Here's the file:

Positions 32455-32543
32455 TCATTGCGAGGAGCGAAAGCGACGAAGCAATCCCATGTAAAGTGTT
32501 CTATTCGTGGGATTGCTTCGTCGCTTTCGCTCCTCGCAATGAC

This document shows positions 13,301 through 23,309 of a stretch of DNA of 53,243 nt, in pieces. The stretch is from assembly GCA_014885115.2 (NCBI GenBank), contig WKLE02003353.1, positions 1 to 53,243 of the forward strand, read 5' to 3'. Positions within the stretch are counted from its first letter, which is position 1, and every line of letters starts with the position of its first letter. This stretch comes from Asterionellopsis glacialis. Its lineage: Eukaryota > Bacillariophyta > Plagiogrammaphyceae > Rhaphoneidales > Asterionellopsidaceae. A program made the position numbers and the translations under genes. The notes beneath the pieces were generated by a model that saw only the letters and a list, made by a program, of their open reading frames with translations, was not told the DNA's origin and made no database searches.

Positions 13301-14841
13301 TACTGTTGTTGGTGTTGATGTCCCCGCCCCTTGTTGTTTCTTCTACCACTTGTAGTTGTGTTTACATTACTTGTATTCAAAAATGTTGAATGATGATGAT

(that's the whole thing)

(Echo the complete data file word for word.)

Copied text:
Positions 32455-32543
32455 TCATTGCGAGGAGCGAAAGCGACGAAGCAATCCCATGTAAAGTGTT
32501 CTATTCGTGGGATTGCTTCGTCGCTTTCGCTCCTCGCAATGAC

This document shows positions 13,301 through 23,309 of a stretch of DNA of 53,243 nt, in pieces. The stretch is from assembly GCA_014885115.2 (NCBI GenBank), contig WKLE02003353.1, positions 1 to 53,243 of the forward strand, read 5' to 3'. Positions within the stretch are counted from its first letter, which is position 1, and every line of letters starts with the position of its first letter. This stretch comes from Asterionellopsis glacialis. Its lineage: Eukaryota > Bacillariophyta > Plagiogrammaphyceae > Rhaphoneidales > Asterionellopsidaceae. A program made the position numbers and the translations under genes. The notes beneath the pieces were generated by a model that saw only the letters and a list, made by a program, of their open reading frames with translations, was not told the DNA's origin and made no database searches.

Positions 13301-14841
13301 TACTGTTGTTGGTGTTGATGTCCCCGCCCCTTGTTGTTTCTTCTACCACTTGTAGTTGTGTTTACATTACTTGTATTCAAAAATGTTGAATGATGATGAT